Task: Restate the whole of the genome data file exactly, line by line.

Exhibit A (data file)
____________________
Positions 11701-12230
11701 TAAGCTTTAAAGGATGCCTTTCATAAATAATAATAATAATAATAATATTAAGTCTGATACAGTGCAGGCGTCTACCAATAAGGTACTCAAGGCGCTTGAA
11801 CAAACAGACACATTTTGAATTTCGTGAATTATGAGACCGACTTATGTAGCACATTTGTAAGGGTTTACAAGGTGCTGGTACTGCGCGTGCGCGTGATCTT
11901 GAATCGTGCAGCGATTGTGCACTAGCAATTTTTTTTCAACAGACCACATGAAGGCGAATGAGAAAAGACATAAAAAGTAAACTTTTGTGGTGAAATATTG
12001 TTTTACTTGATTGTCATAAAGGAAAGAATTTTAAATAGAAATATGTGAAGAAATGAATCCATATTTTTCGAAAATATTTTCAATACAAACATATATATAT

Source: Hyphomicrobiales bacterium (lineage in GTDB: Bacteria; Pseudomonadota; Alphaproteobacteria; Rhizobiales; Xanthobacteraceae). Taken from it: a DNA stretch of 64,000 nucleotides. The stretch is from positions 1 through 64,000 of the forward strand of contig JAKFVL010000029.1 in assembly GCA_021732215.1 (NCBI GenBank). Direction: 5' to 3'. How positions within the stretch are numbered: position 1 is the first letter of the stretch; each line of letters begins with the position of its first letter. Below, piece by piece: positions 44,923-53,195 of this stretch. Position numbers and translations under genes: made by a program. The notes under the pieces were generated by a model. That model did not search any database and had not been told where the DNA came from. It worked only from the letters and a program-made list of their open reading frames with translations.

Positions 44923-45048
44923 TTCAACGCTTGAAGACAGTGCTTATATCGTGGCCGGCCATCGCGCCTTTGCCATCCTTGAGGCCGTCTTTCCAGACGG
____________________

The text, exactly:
Positions 11701-12230
11701 TAAGCTTTAAAGGATGCCTTTCATAAATAATAATAATAATAATAATATTAAGTCTGATACAGTGCAGGCGTCTACCAATAAGGTACTCAAGGCGCTTGAA
11801 CAAACAGACACATTTTGAATTTCGTGAATTATGAGACCGACTTATGTAGCACATTTGTAAGGGTTTACAAGGTGCTGGTACTGCGCGTGCGCGTGATCTT
11901 GAATCGTGCAGCGATTGTGCACTAGCAATTTTTTTTCAACAGACCACATGAAGGCGAATGAGAAAAGACATAAAAAGTAAACTTTTGTGGTGAAATATTG
12001 TTTTACTTGATTGTCATAAAGGAAAGAATTTTAAATAGAAATATGTGAAGAAATGAATCCATATTTTTCGAAAATATTTTCAATACAAACATATATATAT

Source: Hyphomicrobiales bacterium (lineage in GTDB: Bacteria; Pseudomonadota; Alphaproteobacteria; Rhizobiales; Xanthobacteraceae). Taken from it: a DNA stretch of 64,000 nucleotides. The stretch is from positions 1 through 64,000 of the forward strand of contig JAKFVL010000029.1 in assembly GCA_021732215.1 (NCBI GenBank). Direction: 5' to 3'. How positions within the stretch are numbered: position 1 is the first letter of the stretch; each line of letters begins with the position of its first letter. Below, piece by piece: positions 44,923-53,195 of this stretch. Position numbers and translations under genes: made by a program. The notes under the pieces were generated by a model. That model did not search any database and had not been told where the DNA came from. It worked only from the letters and a program-made list of their open reading frames with translations.

Positions 44923-45048
44923 TTCAACGCTTGAAGACAGTGCTTATATCGTGGCCGGCCATCGCGCCTTTGCCATCCTTGAGGCCGTCTTTCCAGACGG